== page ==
There were no raucous celebrations on the floor of a jam-packed basketball arena, no minute-long pauses for applause from an adoring audience.
Instead, there were roughly three-dozen reporters, a skeleton camera crew, a handful of Secret Service agents and a smattering of campaign staff sitting and waiting in silence in a dark room inside a Delaware convention center, the audible hum of an air conditioner the only noise interspersed between the unmistakeable clicks of fingers on keyboards.
The setting for former Vice President Joe Biden's speech accepting the Democratic Party's presidential nomination was simultaneously bizarre and historic, alien but familiar in a time when a global pandemic has changed just about every facet of how the world functions.
Prior to heading into the venue, I wandered around the drive-in movie theater that was set up and became the site for the culmination of four nights of convention programming that, like most aspects of American society in the last five months, were fundamentally transformed by a pandemic that has now taken over 170,000 lives in the United States.
As curious onlookers peeked in through fences surrounding the hotel and event space where Biden spoke, perched on the banks of the Delaware River and surrounded by a heavy police presence, hundreds of cars pulled in to a wide-open parking lot, spaced out and pointed at giant screens.
"They're all from Delaware, either delegates to the convention, elected officials or their families," one security guard patrolling the venue told me when I asked who exactly it was that had come to spend their Thursday night in a parking lot to listen to speeches from the likes of former Democratic presidential candidate Andrew Yang, Sen. Tammy Duckworth and other Democratic dignitaries leading up to Biden's address.
As a reporter embedded with his campaign, I have covered Biden for over a year now, from union halls in eastern Iowa, to high school gymnasiums in woody New Hampshire, to churches dotted across the state of South Carolina, to the National Constitution Center in Philadelphia, one of the final speeches he made before the coronavirus pandemic shut down the campaign trail.
"We will lead by science," Biden said from a Wilmington hotel in mid-March, his last speech before the fully-virtual campaign took hold.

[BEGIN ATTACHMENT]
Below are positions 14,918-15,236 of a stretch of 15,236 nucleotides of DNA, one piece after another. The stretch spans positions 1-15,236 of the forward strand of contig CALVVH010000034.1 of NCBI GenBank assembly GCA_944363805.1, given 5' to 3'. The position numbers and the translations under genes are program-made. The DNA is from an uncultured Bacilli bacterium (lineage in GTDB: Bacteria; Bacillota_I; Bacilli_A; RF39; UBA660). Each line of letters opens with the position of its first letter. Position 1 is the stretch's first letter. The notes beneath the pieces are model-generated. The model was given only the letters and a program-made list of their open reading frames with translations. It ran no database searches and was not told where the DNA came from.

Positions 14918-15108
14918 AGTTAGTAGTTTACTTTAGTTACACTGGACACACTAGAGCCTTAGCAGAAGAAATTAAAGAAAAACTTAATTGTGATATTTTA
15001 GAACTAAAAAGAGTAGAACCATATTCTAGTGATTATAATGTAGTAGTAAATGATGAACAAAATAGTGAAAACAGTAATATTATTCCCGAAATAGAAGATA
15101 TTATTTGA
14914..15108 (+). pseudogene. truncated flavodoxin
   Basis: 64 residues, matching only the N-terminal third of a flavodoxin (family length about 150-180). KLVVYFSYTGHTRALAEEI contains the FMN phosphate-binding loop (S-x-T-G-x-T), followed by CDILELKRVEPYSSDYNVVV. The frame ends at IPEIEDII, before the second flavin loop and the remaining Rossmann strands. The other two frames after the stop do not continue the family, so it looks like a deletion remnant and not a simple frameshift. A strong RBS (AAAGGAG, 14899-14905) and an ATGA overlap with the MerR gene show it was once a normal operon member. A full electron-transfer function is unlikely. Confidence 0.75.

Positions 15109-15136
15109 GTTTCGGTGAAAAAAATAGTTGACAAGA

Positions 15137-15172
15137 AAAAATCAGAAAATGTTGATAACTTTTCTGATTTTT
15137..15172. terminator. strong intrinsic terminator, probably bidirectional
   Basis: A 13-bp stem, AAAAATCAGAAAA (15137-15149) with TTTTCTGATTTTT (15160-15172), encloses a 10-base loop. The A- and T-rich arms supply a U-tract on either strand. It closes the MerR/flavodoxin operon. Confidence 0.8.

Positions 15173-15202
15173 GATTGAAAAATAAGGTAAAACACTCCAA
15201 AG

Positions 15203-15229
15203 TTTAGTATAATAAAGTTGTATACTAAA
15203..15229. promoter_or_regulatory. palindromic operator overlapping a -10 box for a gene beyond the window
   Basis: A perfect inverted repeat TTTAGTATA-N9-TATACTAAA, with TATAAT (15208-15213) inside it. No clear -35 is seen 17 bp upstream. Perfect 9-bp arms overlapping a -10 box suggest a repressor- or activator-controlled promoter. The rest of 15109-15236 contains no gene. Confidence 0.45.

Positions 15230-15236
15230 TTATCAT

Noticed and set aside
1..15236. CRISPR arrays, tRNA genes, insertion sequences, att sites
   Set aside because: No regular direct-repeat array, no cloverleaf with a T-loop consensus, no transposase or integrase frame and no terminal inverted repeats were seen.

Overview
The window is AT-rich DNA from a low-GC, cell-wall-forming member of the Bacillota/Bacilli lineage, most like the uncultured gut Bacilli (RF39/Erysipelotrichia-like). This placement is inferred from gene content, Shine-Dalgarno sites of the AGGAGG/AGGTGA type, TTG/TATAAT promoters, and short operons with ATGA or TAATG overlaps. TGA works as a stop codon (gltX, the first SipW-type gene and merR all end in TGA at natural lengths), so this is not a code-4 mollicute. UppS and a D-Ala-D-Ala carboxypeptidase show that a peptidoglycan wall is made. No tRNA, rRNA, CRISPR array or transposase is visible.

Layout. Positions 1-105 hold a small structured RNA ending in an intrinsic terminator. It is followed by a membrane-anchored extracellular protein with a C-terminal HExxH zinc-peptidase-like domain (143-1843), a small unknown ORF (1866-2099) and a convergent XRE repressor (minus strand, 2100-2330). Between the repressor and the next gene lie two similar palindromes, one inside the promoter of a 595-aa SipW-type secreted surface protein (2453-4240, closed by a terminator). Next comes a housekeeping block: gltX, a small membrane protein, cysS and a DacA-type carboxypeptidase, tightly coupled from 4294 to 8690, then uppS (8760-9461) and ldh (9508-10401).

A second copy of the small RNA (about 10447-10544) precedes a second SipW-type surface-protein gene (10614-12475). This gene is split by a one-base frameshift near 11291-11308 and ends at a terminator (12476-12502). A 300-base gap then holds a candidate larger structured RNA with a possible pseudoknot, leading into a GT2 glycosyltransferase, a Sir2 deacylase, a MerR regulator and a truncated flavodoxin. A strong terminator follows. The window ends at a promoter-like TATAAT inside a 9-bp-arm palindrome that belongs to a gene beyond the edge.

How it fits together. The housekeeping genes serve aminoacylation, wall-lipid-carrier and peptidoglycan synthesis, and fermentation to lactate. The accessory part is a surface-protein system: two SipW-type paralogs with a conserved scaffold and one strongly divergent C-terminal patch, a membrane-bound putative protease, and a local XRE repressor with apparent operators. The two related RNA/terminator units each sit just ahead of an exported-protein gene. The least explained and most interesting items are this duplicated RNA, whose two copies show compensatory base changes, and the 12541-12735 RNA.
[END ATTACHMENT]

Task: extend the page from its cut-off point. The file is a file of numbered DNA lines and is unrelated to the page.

"Downplaying [COVID-19], being overly-dismissive or spreading misinformation is only going to hurt us and further advantage the spread of the disease," he added, a line that would come to define his main critique of President Donald Trump's handling of the pandemic, which he has assailed in nearly every public appearance over the past five months.
But on Thursday evening, on the night where Biden would give a speech that in many ways ended a nearly half-century journey through public service and personal tragedy, I covered an event distinct from any other I have attended and will likely ever attend again in my life.
It was only after receiving two negative tests for COVID-19 and spending most days cooped up in a hotel room that I, along with 30 or so other print, television, radio reporters and still photographers, many of whom have covered Biden since he launched his campaign back in April of last year, were allowed into the Chase Center to view Biden's speech.
After a security sweep, temperature check and 45-minute wait in a large auditorium watching the convention, we were led into a cavernous room, a massive camera set up pointed directly at a wooden podium where Biden gave the speech he's been wanting to give for over 40 years.
"Everyone, please silence your phones and computers," we were told, making me feel less like a campaign reporter and more like a moviegoer reaching into his pocket to make sure his iPhone doesn't go off in the middle of a pivotal scene.
Biden's speech, just over 20 minutes long and filled with many of the same lines and sentiments he has centered his campaign around in the roughly 16 months since he launched his third and ultimately successful bid for the Democratic nomination, came and went, this time with a historic weight and heft they had not possessed before.
After watching Biden, his running mate Sen. Kamala Harris and their spouses take in some fireworks, this unprecedented, unparalleled campaign again began its slow march toward November's vote.